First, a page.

This is Ben* who is not having a good start to this term. His teacher reports that he is not the same quiet, compliant lad that she worked with last year. Her observations describe a moody and withdrawn pupil who seems to be depressed. She has tried talking to him, but he just shrugs when asked how he feels. The teacher has had several meetings with the family who are at a loss as to the change in his behaviour but acknowledge that Ben is quite difficult at home and sometimes aggressive. He only seems happy when he is playing football. This change in behaviour seems to have stemmed from his best friend Harry moving to another school in the middle of year 3.
Ben’s schoolwork has deteriorated, and he rarely completes any task set in class.
Could Ben’s change in behaviour be due to speech and language difficulties?
After speaking to the local speech and language therapy services about Ben, the school realised that he would be on a long waiting list for a specialist assessment. The school began to carry out their own, more formal, observations and discovered that Ben was slow to follow instructions and relied heavily on following the lead of the child he sat next to or the group he was working with.
The school decided to trial a school-based speech and language package called Junior Language Link and screened Ben using the standardised assessment. Ben enjoyed the colourful online assessment and happily pointed to the pictures he thought were correct.
The results surprised everyone. Ben’s report showed that he was a ’blue’ pupil with a standard score of 81. It seemed likely that Ben’s close friend Harry had been Ben’s support while he was at the school and his schoolwork and behaviour had deteriorated since Harry had left as Ben was unable to rely on another classmate to take the lead in the same way. It was no wonder Ben was so frustrated, with the language demands of the curriculum increasing, Ben was flailing and falling behind – fast.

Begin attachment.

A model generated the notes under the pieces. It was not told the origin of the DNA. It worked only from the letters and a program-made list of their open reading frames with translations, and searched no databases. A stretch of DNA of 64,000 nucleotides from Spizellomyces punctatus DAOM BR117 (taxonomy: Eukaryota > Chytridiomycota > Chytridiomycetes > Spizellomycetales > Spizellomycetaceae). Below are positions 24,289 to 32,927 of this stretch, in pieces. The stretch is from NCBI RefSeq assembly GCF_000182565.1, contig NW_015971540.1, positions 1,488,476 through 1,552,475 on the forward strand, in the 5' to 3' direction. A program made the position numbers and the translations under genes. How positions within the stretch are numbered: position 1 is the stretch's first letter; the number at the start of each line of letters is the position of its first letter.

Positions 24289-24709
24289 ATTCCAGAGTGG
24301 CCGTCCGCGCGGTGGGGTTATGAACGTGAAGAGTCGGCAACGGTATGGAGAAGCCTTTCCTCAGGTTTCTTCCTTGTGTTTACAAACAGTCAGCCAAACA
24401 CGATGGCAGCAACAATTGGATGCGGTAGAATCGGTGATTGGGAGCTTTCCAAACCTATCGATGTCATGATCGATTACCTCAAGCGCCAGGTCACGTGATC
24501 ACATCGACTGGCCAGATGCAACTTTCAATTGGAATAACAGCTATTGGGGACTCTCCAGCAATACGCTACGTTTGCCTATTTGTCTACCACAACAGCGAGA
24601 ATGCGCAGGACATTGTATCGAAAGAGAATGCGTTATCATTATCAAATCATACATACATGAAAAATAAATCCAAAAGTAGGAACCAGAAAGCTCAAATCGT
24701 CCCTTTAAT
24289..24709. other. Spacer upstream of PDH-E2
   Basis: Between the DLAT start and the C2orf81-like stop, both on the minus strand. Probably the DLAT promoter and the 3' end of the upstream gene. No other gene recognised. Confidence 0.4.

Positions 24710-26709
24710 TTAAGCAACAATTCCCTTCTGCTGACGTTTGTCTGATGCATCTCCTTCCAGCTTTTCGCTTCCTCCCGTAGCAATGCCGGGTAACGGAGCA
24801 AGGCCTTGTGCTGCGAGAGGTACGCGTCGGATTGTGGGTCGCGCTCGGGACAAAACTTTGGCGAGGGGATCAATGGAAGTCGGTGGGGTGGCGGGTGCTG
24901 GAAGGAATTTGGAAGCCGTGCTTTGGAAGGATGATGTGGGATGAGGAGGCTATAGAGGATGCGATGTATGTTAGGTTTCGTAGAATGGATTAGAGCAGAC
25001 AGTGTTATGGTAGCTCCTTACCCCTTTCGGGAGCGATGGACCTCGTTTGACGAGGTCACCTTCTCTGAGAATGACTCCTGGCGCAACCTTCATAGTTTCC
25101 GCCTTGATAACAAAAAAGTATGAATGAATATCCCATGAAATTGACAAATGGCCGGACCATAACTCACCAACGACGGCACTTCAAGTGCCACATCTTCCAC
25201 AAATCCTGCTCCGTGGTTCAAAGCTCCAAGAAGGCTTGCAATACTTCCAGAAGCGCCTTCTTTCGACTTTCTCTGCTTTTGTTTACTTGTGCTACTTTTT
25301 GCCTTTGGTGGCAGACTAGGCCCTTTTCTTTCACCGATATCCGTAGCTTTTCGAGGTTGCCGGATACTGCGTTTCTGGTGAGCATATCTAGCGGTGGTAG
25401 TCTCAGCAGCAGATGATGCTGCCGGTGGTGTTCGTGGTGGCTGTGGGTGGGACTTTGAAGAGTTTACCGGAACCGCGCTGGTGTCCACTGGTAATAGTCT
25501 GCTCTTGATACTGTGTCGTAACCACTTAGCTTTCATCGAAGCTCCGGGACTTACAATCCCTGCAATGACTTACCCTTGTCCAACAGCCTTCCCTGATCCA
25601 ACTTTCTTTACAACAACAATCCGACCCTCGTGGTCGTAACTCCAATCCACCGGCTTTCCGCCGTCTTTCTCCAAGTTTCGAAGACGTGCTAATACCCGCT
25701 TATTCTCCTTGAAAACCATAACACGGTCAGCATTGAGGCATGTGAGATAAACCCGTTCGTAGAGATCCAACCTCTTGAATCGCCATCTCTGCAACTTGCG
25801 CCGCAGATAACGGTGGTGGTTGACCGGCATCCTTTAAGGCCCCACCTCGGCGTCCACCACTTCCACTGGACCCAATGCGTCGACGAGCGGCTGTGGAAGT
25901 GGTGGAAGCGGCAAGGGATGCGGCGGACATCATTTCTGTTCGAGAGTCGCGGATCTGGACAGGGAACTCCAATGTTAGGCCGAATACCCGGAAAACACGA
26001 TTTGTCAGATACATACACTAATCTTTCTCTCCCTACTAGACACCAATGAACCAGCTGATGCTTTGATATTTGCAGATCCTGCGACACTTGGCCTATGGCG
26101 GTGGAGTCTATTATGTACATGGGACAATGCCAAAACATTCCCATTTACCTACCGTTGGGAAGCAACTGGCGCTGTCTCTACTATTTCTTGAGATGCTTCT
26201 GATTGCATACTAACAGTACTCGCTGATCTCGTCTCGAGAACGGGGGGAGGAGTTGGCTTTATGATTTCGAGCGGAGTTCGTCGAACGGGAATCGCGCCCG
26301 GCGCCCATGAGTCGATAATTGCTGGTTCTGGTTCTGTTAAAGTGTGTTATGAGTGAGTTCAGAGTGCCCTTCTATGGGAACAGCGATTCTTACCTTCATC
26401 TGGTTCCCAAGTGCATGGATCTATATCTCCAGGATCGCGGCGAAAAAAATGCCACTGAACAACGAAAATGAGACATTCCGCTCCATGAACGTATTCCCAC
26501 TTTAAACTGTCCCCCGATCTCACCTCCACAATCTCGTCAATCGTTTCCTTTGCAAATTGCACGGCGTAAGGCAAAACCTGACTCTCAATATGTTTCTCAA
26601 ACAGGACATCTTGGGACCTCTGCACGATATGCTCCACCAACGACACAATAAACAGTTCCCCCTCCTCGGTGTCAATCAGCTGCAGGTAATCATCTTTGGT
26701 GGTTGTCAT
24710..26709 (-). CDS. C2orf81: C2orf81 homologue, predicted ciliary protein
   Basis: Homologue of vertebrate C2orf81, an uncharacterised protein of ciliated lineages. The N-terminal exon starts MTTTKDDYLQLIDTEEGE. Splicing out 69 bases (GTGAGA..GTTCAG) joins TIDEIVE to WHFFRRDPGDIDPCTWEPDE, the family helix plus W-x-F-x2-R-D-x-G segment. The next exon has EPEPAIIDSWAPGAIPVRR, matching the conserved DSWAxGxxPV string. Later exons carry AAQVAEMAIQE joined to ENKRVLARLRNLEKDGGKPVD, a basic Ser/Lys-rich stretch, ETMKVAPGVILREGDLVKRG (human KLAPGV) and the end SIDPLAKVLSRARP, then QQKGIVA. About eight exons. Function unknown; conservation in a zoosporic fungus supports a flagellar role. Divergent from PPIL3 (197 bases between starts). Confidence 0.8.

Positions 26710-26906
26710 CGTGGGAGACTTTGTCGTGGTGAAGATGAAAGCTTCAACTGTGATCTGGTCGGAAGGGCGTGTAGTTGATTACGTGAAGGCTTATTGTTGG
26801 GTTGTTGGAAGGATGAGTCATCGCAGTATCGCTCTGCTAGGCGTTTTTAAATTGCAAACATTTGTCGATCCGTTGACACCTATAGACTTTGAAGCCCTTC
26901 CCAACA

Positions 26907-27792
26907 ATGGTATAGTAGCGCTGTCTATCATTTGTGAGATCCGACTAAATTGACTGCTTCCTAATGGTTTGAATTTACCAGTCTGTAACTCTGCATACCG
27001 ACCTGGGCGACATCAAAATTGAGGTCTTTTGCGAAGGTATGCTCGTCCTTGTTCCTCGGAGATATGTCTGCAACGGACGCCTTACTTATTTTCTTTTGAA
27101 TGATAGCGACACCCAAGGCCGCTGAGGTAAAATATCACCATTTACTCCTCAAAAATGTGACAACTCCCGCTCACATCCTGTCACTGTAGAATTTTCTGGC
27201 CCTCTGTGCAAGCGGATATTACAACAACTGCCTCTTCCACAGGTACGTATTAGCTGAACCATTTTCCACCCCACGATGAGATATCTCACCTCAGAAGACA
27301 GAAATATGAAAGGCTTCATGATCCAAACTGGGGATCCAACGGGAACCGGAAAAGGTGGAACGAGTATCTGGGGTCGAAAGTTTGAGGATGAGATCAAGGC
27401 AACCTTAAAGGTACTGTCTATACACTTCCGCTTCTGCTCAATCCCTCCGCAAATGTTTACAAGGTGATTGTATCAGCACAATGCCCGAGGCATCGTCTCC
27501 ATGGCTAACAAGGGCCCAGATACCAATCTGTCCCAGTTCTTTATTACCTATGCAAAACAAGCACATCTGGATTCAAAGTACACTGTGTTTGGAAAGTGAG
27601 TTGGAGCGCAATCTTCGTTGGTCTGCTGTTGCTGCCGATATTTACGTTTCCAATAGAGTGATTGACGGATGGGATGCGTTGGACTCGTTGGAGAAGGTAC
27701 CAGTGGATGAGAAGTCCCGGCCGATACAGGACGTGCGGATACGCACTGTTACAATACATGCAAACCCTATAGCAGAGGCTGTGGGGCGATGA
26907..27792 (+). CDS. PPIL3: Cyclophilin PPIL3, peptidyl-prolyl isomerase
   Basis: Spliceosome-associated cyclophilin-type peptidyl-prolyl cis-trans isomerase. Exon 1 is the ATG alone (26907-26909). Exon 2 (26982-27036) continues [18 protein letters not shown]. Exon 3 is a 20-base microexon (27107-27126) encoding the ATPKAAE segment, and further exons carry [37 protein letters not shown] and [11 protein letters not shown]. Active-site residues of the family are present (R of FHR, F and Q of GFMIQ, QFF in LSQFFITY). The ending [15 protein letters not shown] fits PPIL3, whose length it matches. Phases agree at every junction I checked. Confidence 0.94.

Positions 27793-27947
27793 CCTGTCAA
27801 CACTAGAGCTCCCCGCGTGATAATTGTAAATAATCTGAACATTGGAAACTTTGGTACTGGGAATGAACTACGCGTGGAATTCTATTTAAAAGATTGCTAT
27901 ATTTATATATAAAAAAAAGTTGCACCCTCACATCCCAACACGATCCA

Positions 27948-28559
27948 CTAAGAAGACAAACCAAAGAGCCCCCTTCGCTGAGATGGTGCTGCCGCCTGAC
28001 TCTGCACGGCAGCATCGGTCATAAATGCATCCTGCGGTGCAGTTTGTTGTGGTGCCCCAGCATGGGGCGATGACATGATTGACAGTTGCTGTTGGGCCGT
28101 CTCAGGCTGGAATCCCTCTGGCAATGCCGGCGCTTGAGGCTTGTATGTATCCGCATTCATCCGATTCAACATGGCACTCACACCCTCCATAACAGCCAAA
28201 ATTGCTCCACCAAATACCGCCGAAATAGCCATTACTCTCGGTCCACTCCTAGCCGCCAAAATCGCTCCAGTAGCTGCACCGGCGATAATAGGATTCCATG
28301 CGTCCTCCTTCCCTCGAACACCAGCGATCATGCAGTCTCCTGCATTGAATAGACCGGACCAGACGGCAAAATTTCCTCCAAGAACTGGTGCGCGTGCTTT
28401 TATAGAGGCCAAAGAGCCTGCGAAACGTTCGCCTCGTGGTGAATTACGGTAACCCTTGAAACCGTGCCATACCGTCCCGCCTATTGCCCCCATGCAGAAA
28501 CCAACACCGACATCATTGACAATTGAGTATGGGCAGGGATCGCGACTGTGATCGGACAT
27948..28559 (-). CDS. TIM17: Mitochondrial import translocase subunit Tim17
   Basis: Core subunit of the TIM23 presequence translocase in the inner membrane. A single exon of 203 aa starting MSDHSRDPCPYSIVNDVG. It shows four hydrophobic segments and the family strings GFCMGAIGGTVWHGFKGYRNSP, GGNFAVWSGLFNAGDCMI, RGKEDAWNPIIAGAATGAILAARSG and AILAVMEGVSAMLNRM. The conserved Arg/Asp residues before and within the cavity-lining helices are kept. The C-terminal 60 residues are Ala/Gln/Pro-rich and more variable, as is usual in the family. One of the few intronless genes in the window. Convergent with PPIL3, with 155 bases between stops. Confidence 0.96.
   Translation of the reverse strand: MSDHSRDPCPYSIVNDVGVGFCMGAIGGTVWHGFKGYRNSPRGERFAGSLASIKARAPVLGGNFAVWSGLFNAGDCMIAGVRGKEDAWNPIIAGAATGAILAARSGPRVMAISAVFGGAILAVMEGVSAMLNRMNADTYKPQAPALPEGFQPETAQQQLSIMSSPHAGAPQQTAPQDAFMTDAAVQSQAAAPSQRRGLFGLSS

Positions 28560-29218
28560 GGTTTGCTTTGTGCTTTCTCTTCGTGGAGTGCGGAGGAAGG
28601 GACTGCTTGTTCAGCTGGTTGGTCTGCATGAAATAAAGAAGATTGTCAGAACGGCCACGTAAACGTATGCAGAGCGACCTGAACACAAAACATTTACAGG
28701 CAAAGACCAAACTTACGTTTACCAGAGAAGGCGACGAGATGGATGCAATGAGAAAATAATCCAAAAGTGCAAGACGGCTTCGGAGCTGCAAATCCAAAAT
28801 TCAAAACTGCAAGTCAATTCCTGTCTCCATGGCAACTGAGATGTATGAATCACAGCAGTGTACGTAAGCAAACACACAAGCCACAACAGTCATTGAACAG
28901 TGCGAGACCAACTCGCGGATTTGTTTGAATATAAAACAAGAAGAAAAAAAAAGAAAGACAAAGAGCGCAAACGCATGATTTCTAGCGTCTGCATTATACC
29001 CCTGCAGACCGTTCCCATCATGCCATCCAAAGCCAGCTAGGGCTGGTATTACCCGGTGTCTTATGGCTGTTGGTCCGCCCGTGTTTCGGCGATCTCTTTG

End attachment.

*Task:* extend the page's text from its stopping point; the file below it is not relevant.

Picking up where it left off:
The school purchased the programme and screened all of year 4 with some surprising results. The assessment flagged up several children as having language difficulties that staff had not considered had been struggling in class.
We now know the importance of accurate early identification of SLCN; the interaction behaviours of those supporting children and young people; and benefits of well-designed and evidenced support programmes, such as Junior Language Link, delivered in schools and settings.
The school reported that the children loved the small intervention groups, and the teachers employed the whole class teaching strategies which benefitted all children and formed part of their whole school approach to supporting SLCN.
Now Ben (and the other identified pupils) are being supported in the best way possible. The teacher uses the recommended strategies to help deliver instructions and set tasks in the best way for each child while small, tailored, intervention groups help them work on specific areas of language that they have difficulty with.
Why don’t you take a free 2-week trial of Junior Language Link and see for yourself and see the difference it can make to your pupils?
*Names have been changed for the purpose of this blog.